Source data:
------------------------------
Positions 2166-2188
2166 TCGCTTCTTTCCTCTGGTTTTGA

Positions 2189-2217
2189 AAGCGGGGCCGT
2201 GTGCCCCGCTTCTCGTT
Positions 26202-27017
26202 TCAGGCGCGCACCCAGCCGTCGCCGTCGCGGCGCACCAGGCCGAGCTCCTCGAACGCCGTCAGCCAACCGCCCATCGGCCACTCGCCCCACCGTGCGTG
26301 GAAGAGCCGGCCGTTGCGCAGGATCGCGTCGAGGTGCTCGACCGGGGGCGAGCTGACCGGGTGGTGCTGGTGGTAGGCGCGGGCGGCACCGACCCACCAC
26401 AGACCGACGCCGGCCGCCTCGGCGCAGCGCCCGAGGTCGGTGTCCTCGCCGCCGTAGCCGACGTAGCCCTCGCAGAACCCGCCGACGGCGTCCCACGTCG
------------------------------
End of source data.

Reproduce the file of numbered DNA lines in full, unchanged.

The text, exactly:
Positions 2166-2188
2166 TCGCTTCTTTCCTCTGGTTTTGA

Positions 2189-2217
2189 AAGCGGGGCCGT
2201 GTGCCCCGCTTCTCGTT
Positions 26202-27017
26202 TCAGGCGCGCACCCAGCCGTCGCCGTCGCGGCGCACCAGGCCGAGCTCCTCGAACGCCGTCAGCCAACCGCCCATCGGCCACTCGCCCCACCGTGCGTG
26301 GAAGAGCCGGCCGTTGCGCAGGATCGCGTCGAGGTGCTCGACCGGGGGCGAGCTGACCGGGTGGTGCTGGTGGTAGGCGCGGGCGGCACCGACCCACCAC
26401 AGACCGACGCCGGCCGCCTCGGCGCAGCGCCCGAGGTCGGTGTCCTCGCCGCCGTAGCCGACGTAGCCCTCGCAGAACCCGCCGACGGCGTCCCACGTCG